The national unemployment rate ticked down to 7.4 percent in July, but more than half the states saw an increase in the percentage of out-of-work job seekers over the last month, according to the Bureau of Labor Statistics — and 16 states and the District of Columbia still have unemployment rates greater than 8 percent.
In total, 28 states and the District saw their unemployment rates rise over the last month, though the longer-term picture is rosier. Since July 2012, the unemployment rate has fallen in 36 states and the District.
The monthly report released this morning shows states that were hit the hardest during the Great Recession have rebounded the fastest, though they are nowhere near pre-recession levels. Nevada’s unemployment rate, which peaked at 15.3 percent in January 2010, fell to 9.5 percent in July. Michigan’s unemployment rate topped out at 14.6 percent in July 2009; last month, that number hit 8.8 percent.
Nevada, at 9.5 percent unemployment, and Illinois, at 9.2 percent, are the last two states with jobless rates higher than 9 percent. North Dakota, riding an energy boom fueled by developments in the Bakken oil fields, maintains a 3 percent jobless rate, the lowest in the nation. Seven other states — Hawaii (4.5 percent), Iowa (4.8 percent), Nebraska (4.2 percent), South Dakota (3.9 percent), Utah (4.6 percent), Vermont (4.6 percent) and Wyoming (4.6 percent) maintain rates below 5 percent.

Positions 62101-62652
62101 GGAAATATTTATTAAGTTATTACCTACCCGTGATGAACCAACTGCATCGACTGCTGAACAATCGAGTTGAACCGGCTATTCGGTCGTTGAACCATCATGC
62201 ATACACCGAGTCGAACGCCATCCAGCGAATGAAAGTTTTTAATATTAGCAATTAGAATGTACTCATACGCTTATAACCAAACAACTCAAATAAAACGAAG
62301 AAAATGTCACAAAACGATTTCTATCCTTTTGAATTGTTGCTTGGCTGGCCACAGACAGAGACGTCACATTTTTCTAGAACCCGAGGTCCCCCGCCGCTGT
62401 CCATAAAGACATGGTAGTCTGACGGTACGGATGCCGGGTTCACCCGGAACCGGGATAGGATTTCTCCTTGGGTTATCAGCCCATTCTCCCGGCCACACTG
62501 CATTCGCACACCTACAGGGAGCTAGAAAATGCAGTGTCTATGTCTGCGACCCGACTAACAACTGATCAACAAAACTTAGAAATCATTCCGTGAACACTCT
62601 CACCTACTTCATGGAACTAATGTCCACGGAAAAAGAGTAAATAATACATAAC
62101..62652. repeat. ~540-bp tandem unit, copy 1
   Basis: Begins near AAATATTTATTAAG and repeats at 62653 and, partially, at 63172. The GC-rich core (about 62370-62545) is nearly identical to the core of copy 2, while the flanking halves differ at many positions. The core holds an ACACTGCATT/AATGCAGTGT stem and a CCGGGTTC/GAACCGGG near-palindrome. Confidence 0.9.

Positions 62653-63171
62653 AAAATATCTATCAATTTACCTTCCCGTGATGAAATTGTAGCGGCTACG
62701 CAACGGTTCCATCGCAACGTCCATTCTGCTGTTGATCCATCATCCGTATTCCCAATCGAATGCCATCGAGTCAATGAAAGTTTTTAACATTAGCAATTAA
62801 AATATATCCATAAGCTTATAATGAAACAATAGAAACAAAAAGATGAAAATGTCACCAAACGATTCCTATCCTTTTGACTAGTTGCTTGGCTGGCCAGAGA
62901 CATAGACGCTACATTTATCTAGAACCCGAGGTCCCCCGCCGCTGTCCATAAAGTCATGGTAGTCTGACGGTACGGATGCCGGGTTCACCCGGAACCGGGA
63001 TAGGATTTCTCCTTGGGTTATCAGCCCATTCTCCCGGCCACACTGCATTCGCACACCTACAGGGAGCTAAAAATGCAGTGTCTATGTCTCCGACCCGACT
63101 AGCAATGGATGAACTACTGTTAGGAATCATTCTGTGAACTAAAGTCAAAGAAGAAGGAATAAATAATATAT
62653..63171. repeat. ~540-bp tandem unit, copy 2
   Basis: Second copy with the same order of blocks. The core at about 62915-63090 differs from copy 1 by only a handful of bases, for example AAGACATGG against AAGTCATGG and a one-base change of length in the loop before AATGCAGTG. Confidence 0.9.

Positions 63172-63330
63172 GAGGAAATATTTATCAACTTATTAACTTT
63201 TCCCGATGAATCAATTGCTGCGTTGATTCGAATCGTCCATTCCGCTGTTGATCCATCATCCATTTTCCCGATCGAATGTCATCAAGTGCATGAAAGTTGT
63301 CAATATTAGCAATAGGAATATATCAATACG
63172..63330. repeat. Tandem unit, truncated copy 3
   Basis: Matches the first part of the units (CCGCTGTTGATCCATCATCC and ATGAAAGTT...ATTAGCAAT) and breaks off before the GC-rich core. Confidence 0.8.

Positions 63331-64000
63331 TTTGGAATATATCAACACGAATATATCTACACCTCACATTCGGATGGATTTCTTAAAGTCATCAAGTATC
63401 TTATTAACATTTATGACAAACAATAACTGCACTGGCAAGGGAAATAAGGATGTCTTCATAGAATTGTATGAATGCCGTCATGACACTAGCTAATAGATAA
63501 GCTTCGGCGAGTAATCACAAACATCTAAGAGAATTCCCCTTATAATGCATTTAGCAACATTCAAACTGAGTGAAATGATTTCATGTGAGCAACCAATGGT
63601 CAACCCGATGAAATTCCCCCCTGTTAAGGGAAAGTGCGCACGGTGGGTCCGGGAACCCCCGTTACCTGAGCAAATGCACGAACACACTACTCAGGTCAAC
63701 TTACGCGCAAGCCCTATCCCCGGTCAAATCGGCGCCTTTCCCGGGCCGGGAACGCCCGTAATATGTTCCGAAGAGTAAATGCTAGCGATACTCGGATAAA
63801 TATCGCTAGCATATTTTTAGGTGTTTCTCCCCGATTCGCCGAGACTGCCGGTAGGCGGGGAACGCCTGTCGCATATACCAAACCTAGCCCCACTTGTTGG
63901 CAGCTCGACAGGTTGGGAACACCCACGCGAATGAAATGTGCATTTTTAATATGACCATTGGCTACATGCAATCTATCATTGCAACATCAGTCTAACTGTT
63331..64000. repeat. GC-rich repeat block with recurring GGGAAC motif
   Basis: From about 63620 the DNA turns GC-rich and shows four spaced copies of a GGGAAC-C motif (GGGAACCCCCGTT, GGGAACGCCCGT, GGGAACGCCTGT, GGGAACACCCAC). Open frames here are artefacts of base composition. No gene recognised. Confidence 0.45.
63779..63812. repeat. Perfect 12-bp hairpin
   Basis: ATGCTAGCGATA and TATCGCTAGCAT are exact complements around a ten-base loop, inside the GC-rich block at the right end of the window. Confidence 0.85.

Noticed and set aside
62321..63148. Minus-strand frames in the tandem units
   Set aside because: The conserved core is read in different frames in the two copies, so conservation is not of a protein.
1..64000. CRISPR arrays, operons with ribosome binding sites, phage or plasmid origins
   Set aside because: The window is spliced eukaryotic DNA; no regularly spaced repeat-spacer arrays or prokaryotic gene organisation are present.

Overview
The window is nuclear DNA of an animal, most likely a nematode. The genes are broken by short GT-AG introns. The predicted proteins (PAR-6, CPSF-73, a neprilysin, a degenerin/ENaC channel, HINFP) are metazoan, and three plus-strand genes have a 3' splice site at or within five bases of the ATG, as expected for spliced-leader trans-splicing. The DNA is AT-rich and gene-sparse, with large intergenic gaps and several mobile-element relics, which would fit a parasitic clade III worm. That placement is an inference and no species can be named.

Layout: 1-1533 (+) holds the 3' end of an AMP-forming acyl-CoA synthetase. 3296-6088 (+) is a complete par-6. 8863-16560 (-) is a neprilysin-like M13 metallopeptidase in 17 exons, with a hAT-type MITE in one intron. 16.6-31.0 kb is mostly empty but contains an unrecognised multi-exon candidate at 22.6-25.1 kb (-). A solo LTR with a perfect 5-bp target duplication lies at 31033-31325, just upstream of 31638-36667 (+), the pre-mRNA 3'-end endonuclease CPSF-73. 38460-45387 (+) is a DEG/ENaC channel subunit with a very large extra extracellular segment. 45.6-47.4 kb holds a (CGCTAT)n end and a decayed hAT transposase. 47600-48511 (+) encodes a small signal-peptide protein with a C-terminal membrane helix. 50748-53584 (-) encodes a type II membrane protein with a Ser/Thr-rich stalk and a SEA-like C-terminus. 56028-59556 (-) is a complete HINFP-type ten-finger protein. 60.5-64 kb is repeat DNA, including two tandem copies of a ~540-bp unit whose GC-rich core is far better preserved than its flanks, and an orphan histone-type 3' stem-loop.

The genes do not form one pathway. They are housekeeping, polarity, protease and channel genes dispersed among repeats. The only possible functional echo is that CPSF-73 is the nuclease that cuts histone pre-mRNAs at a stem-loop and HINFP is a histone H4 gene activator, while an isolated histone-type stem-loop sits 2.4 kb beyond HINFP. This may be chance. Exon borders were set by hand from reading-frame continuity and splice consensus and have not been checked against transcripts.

California, where the unemployment rate has fallen 1.9 percentage points, has seen the steepest drop over the past year. Florida, Nevada and Rhode Island also registered significant drops. California added 38,100 jobs in just the last month, BLS reported, while Georgia tacked on 30,900 new jobs. Arizona, Connecticut and Utah added more than 10,000 jobs in July, while Florida and Michigan added more than 20,000 each. Utah, Arizona and Georgia — three of the fastest-growing states in the nation — saw the highest percentage of job gains over the last year.
But 17 states and Washington, D.C., saw lower jobs numbers over the last month. New Jersey and Nevada each shed more than 10,000 jobs. Over the last year, only Alaska has seen a net loss in nonfarm employment numbers.